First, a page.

• 12 - 15
    In the westernmost region of the Caroline Islands of Micronesia lies the Republic of Palau. Palauan traditional farming shows how agriculture, family values and culture are interconnected. Despite these connections, family farms are facing challenges. By joining forces, the small-scale family farms of these islands are standing up for their rights and calling for support for maintaining important (agri)cultural customs.
  • 16 - 18
    Interview > Deo Sumaj - About 23 years ago, in Santiago del Estero, a province in the north of Argentina, the Peasant Movement of Santiago del Estero Via Campesina (MOCASE -VC) was established. One of its leaders is Deo Sumaj, an impressive peasant woman of the Vilela indigenous people. “Peasant family farming could provide many answers to the crises that humanity faces.”
  • 19 - 19
    2014 has been declared the International Year of Family Farming by the UN. The preparations for the IYFF are already causing an unprecedented movement. José Antonio Osaba and Laura Lorenzo of the World Rural Forum share their visions on the potential of this year.
  • 20 - 21
    The area around Wum in the Northwest Province of Cameroon is notorious as a conflict hotspot. As pressure increases on available land, conflicts occur more frequently between sedentary family farmers and pastoral communities. Farmer-pastoralist alliances are helping to resolve the conflicts by transforming the relationships between these families.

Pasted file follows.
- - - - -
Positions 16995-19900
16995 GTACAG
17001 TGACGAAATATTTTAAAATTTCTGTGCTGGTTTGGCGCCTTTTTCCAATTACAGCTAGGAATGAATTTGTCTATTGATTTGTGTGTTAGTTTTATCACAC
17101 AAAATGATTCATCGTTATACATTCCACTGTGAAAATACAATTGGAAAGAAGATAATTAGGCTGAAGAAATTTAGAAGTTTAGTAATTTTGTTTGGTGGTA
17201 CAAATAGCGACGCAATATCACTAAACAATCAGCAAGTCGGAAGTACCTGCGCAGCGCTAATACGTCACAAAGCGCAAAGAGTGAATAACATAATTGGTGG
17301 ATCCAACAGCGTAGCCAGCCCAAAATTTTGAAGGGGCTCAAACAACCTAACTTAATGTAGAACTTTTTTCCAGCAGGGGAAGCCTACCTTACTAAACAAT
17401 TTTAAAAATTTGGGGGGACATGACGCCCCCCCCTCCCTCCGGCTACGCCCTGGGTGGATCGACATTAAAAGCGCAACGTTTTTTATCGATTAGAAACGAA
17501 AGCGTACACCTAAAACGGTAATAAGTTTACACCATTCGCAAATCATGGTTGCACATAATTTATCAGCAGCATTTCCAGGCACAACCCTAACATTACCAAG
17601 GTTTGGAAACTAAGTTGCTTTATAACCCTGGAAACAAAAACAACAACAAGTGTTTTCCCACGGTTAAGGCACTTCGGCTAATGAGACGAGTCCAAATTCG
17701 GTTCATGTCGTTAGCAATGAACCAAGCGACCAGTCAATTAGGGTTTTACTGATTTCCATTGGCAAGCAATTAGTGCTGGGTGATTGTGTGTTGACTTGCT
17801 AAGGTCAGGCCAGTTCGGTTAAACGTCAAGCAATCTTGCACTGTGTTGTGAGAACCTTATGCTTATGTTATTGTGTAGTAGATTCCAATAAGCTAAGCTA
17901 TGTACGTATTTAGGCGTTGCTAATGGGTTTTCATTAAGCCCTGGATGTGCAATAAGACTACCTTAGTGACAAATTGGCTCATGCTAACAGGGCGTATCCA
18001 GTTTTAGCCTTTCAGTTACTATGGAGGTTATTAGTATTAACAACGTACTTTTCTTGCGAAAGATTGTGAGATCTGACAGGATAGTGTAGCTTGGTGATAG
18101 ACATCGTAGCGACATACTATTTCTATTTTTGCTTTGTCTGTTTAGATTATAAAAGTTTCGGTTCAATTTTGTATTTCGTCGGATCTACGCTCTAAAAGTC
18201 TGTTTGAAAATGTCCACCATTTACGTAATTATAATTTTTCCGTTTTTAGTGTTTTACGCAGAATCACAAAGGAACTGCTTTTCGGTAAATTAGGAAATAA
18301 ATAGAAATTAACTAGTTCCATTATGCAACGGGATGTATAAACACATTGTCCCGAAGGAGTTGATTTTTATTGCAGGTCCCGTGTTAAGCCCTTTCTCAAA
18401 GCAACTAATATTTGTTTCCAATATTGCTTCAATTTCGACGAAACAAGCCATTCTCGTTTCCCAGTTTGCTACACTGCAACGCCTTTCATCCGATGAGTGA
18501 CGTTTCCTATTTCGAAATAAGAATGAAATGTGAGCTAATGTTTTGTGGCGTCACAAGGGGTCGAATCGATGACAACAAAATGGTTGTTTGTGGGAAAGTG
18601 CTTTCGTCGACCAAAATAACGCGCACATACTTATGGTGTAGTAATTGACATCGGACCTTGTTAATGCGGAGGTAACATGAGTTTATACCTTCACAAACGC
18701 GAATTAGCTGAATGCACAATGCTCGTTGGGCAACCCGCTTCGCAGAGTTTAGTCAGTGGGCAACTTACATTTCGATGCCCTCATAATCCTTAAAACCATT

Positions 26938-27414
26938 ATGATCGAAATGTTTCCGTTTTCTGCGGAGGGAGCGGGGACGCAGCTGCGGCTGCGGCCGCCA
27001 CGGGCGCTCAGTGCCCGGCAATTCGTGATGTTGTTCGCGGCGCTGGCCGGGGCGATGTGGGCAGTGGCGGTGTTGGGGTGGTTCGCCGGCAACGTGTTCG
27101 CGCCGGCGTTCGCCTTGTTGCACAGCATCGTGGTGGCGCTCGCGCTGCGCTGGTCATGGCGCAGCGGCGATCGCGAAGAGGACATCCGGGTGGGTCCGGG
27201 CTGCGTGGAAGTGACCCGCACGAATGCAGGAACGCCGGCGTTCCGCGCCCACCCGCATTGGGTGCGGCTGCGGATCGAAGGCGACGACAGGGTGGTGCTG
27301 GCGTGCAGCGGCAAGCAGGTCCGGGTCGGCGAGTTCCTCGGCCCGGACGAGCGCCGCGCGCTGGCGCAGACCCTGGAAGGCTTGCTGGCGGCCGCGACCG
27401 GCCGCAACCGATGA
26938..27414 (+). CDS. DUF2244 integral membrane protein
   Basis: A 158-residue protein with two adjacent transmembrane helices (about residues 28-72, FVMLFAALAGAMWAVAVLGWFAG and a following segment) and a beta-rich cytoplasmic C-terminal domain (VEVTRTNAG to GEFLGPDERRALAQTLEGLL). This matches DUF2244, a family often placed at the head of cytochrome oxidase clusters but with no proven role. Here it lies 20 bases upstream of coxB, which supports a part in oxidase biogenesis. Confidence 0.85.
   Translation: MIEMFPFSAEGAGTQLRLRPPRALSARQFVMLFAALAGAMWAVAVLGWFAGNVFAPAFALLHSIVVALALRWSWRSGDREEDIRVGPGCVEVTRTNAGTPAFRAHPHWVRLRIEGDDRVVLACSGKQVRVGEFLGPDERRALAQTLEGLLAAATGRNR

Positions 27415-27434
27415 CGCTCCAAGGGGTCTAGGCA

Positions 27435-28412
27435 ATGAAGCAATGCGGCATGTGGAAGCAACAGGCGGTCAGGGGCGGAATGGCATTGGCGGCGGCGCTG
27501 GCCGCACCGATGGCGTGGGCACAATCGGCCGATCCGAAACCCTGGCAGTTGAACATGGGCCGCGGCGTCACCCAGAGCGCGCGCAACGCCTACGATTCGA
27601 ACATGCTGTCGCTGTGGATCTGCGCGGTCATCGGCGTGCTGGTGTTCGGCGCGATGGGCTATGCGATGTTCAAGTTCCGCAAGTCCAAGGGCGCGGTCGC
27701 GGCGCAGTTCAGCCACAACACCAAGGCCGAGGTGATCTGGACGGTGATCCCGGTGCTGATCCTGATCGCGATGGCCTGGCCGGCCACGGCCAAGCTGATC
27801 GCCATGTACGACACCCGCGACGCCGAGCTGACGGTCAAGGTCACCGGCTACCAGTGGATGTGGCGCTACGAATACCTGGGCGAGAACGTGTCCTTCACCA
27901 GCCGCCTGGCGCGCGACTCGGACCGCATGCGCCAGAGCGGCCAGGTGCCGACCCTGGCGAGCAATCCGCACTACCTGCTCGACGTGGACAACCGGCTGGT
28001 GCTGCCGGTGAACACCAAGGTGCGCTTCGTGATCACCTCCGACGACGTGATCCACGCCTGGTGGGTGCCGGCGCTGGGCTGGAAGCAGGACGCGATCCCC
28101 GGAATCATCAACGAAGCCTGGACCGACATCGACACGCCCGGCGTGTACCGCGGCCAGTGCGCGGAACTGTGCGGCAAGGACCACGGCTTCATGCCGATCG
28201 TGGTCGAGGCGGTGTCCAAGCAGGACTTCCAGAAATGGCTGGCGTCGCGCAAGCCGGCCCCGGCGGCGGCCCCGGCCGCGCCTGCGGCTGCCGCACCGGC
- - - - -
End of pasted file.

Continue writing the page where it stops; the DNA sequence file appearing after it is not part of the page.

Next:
• 22 - 24
    The organisations working together in the Agricultural Biodiversity Knowledge Programme (agrobiodiversity@knowledged) initiated by Oxfam Novib and Hivos all work with family farmers who make a living by using, conserving and regenerating the agricultural biodiversity they have as a base. The possibility of reversing high dependence on agrichemical inputs on a large scale, particularly among family farmers who work in close-knit networks, is illustrated by the experiences of the Centre for Sustainable Agriculture (CSA) in Andhra Pradesh, India.
  • 25 - 25
    The International Year of Family Farming comes at a time when the majority of agricultural policies do not meet the needs of family farmers, particularly of women. Yet, family farmers deserve to be supported for many different reasons. Fatou Batta, in her last column of 2013, gives some suggestions for appropriate measures for supporting family farmers.
  • 26 - 28
    In rural Valencia, Spain, youth unemployment exceeds 50 percent. However, young people are not waiting for outsiders to come and solve their problems. An excursion to local initiatives in the region proved to be a wonderful opportunity to learn from new, young peasants about self-organised development.